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Master of Deceit: J. Edgar Hoover and America in the Age of Lies

3.74  ·  Rating details ·  381 ratings  ·  78 reviews
A fascinating and timely biography of J. Edgar Hoover from a Sibert Medalist.

"King, there is only one thing left for you to do. You know what it is. . . . You better take it before your filthy, abnormal, fraudulent self is bared to the nation."
Dr. Martin Luther King received this demand in an anonymous letter in 1964. He believed that the letter was telling him to commit
Hardcover, 230 pages
Published April 10th 2012 by Candlewick (first published January 1st 2012)
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Oct 11, 2017 rated it really liked it
Master of Deceit is a highly-detailed biography about an FBI Director named J. Edgar Hoover, written by Marc Aronson. The book unravels into not just a biography but deep descriptions of U.S. immigrant history, and the general growth of the FBI during that time.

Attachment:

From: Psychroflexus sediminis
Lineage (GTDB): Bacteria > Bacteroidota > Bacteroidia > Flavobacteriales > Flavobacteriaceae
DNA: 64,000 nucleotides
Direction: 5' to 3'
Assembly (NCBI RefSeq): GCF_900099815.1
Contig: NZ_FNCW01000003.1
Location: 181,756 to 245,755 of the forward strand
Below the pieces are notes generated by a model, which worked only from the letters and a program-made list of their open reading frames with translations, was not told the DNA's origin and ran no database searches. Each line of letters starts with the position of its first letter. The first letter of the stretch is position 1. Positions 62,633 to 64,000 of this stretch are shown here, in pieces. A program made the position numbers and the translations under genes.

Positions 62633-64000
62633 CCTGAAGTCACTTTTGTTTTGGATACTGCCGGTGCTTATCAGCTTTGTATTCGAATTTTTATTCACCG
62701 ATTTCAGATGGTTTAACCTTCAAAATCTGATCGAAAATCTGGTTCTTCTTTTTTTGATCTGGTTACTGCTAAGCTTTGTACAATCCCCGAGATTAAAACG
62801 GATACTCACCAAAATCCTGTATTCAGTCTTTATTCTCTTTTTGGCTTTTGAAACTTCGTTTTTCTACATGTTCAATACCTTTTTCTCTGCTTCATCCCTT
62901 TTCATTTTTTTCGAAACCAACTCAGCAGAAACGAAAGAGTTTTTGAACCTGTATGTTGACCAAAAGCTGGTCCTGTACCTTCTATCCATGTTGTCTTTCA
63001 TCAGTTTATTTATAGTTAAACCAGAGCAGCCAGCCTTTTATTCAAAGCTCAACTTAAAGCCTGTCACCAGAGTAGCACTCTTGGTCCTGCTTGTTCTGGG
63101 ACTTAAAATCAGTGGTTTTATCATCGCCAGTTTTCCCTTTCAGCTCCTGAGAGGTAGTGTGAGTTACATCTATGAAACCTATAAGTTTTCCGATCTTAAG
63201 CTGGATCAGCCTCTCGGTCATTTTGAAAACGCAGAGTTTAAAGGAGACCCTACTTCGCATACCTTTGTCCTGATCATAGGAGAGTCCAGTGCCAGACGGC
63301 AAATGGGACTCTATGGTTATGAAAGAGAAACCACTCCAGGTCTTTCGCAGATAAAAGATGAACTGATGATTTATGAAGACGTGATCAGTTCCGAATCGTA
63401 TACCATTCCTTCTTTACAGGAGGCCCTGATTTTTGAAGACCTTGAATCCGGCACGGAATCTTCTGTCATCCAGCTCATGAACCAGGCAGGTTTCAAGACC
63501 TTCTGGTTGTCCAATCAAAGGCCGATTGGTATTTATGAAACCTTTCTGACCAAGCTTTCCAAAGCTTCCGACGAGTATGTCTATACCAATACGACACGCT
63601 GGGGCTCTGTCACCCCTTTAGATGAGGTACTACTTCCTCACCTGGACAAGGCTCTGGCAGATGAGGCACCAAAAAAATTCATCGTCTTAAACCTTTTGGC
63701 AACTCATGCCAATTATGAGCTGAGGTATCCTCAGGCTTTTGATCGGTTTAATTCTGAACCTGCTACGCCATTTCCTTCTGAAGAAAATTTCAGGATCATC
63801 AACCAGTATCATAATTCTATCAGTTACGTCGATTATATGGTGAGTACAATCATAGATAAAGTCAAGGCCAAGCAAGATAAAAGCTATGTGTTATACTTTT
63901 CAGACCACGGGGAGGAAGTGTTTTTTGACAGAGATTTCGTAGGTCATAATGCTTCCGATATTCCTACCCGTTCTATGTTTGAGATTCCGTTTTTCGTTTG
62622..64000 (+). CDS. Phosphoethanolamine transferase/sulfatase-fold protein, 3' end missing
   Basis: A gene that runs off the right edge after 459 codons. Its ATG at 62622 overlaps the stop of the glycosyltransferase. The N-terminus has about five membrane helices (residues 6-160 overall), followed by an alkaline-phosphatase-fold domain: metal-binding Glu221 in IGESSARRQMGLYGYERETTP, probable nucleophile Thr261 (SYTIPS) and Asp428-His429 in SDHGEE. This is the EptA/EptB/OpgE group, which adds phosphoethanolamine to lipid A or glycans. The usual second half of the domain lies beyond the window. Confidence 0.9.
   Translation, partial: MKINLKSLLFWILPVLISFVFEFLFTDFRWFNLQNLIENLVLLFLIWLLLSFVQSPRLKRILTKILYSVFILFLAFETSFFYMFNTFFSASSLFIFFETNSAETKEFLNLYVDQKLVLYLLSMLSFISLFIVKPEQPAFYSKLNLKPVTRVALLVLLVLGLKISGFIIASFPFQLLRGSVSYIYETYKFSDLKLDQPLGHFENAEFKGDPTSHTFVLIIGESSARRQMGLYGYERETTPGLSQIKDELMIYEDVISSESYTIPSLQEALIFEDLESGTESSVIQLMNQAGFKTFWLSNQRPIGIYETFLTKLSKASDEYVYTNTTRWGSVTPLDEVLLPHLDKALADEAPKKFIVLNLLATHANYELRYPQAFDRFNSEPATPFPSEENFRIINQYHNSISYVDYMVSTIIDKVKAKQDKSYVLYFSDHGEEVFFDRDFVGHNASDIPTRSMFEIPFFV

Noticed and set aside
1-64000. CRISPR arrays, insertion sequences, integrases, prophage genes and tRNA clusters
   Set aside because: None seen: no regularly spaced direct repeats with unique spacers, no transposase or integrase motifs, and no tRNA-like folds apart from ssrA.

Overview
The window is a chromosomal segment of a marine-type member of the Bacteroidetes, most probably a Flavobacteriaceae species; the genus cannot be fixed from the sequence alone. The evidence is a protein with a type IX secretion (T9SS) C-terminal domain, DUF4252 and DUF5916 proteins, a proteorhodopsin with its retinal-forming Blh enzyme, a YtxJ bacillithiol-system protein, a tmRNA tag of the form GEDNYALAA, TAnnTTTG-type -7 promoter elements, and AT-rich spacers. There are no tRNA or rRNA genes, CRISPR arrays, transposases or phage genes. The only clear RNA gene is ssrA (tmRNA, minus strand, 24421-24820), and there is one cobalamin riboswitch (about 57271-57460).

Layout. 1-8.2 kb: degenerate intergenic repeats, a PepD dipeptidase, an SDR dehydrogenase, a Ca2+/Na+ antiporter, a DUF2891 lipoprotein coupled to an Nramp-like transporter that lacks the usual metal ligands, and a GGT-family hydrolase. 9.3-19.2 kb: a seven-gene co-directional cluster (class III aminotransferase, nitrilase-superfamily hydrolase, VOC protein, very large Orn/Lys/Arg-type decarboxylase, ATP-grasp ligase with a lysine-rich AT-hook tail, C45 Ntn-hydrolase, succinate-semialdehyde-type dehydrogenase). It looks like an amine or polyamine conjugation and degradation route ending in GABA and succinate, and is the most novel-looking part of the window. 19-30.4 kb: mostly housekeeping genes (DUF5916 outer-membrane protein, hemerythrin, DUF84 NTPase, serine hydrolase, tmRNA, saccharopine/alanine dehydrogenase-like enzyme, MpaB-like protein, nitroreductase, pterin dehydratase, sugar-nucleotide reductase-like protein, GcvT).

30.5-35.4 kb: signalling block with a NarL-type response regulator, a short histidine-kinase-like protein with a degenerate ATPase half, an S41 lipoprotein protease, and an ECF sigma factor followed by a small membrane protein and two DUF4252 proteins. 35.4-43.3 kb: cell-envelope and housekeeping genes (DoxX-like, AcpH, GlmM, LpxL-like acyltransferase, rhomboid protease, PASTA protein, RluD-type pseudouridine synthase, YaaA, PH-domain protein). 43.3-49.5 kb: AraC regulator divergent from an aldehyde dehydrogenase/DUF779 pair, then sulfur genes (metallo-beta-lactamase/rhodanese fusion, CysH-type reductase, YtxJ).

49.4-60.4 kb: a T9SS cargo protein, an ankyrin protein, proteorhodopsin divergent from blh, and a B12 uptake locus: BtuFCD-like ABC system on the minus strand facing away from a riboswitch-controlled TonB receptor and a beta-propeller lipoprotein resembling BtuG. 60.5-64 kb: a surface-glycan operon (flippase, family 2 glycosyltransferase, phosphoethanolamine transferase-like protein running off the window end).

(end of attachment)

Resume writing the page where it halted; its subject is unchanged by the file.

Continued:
Hoover is portrayed as the prime example of abusing governmental power, and he’s held his position in molding the FBI for over 40 years. Hoover was a mastermind of an empire of secrets modeled to terrify and silence anyone who he dislike
Highly provocative, Aronson discusses how J. Edgar Hoover is both a hero and anti-hero. The book is actually best summed up in Aronson's last words "I hope Masters of Deceit shows that we must always question both the heroes we favor and the enemies we hate. We must remain openminded, even when the shadow of fear freezes our hearts." Learning about the 1940s through the present from the creation of the FBI, to Hoover's life as the head of the FBI (including his creation of databases before their ...more
Jan 15, 2018 rated it it was amazing
I learned more about J. Edgar Hoover's intimidation of MLK from CHASING KING'S KILLER and (I believe) from the movie Selma. I had never learned this in school ... and I started to wonder more about J. Edgar Hoover.... so I looked to see if there was a YA biography on the topic.... and lo and behold, Marc Aronson wrote the book!

This book borders high school and adult historical analysis in a few ways. It's a terrific first read about J. Edgar Hoover, but not a best first read about 20th century U
Dec 10, 2012 rated it really liked it
Shelves: audiobook, nonfiction
A timely book: